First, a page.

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An evaluation of a level-one instructional videodisc program

Hasselbring, T.; Sherwood, R.; Bransford, J.; Fleenor, K.; Griffith, D.; Goin, L.
Abstract:
This article summarizes two studies on the effect of the videodisc program Mastering Fractions (MF). The first study examined the effect of the MF on the acquisition of fraction skills by 83 secondary students in comparison to a basal fractions (BF) program. To determine whether there was a novelty effect associated with the videodiscs, the lessons from MF were taught by a teacher using overhead projections to a third group of students. A test covering the 12 objectives of MF as well as the fraction skills listed in the BF scope and sequence chart was constructed and administered for pre- and posttest measures. An additional descriptive study was conducted to determine the effectiveness of MF with students in three school systems in the southeast. Results from the first study indicated that students instructed with the MF lessons scored significantly higher on the posttest than students in the BF program. These students also recorded larger gains between pre- and post-testing than students in the BF program. Students instructed with the videodisc program demonstrated the greatest gains between pre- and post-testing. Results indicated little novelty effect with the MF videodisc program. Results from the descriptive study indicated that all classes made significant pre- to posttest gains. The strongest gains between pre- and post-testing came from classrooms where all lessons were completed. (Copyright © 2011, National Institute for Direct Instruction (NIFDI). All rights reserved).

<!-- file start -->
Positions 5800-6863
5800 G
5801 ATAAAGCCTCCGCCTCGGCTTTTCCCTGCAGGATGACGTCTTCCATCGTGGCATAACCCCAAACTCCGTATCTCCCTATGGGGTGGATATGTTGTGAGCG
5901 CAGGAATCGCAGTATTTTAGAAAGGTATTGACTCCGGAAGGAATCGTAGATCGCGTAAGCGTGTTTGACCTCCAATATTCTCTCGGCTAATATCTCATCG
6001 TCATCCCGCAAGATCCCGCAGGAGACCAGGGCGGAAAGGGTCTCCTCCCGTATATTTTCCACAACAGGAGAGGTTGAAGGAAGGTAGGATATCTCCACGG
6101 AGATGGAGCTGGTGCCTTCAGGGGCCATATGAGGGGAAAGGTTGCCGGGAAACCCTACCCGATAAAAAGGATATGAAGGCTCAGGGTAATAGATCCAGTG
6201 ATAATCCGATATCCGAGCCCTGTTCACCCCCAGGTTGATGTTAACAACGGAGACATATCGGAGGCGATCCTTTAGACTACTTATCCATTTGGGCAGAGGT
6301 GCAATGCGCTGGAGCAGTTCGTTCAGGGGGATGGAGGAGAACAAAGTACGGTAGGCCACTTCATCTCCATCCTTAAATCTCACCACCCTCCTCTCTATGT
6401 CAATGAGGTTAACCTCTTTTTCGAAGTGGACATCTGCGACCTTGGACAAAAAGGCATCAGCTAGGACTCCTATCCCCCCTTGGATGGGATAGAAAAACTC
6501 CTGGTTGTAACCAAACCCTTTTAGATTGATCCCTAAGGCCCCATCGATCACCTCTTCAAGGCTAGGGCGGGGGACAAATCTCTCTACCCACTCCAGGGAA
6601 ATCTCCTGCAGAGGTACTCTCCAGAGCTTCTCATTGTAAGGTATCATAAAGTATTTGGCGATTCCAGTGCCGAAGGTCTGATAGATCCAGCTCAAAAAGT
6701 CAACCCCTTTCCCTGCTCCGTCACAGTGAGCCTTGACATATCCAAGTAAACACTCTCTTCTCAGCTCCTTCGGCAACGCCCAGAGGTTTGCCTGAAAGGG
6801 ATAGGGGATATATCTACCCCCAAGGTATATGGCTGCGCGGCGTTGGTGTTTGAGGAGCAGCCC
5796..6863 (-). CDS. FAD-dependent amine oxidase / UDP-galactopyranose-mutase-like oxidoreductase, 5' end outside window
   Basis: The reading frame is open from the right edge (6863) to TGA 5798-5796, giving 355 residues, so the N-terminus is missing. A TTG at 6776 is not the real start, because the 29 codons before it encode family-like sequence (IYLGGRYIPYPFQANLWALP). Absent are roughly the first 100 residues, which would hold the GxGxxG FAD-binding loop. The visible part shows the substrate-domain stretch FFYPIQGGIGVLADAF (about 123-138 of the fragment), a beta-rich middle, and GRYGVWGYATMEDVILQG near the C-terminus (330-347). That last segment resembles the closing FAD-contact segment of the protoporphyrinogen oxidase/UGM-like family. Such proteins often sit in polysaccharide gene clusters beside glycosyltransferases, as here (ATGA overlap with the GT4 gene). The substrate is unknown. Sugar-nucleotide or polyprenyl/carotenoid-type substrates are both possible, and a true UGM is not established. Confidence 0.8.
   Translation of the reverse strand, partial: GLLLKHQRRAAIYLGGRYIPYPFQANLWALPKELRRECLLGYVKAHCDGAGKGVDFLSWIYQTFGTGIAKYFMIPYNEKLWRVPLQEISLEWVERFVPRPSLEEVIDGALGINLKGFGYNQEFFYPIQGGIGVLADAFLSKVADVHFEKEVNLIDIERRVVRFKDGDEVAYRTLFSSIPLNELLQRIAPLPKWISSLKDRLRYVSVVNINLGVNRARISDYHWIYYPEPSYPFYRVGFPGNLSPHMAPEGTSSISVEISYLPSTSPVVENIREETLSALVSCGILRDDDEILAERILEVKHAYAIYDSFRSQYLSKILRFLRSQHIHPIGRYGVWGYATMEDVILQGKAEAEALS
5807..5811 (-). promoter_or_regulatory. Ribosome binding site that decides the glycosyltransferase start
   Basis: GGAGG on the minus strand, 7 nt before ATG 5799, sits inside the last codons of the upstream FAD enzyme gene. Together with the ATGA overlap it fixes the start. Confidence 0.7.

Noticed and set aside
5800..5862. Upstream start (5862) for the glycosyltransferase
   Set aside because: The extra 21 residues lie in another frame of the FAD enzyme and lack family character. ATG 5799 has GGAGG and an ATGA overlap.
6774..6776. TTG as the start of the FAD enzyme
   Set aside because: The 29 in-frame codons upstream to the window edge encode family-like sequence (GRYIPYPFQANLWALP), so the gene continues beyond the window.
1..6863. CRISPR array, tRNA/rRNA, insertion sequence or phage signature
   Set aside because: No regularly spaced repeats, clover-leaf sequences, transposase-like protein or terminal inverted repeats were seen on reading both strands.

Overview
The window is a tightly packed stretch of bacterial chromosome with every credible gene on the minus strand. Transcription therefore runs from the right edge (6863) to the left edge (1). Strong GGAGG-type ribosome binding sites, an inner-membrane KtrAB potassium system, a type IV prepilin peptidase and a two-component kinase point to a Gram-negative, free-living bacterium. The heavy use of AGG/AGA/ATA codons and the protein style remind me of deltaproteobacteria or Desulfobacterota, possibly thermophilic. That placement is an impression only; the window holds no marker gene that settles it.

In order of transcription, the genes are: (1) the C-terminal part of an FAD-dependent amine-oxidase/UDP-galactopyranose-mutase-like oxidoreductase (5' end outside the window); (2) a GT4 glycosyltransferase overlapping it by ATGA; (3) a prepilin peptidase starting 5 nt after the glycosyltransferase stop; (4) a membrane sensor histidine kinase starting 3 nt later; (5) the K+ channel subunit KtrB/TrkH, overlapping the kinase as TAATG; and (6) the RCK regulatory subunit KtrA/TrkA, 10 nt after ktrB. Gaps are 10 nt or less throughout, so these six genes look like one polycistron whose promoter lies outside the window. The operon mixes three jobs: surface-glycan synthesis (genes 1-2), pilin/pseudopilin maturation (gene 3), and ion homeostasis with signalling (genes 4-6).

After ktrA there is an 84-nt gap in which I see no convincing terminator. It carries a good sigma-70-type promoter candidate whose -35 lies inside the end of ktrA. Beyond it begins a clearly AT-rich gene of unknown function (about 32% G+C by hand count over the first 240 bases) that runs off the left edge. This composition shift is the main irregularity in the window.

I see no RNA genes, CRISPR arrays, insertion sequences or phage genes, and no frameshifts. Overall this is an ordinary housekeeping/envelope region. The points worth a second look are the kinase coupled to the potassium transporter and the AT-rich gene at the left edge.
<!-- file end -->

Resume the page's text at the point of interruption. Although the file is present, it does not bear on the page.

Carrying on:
Research areas:
Year:
1988
Main publication type:
Program Effectiveness
Subtype:
Article
Keywords:
Mastering Fractions, math, videodisc program
Source:
Journal of Educational Technology Systems
Volume:
16
Number:
2
Pages:
151-169
Design type:
Pretest posttest control group design with random assignment, pretest-posttest gain scores
Fidelity monitored:
Yes
Students included:
Secondary students, elementary students, general education students, above average students, Caucasian students, African American students
Location/Setting:
South, southeast, urban area, middle school, high school, elementary school
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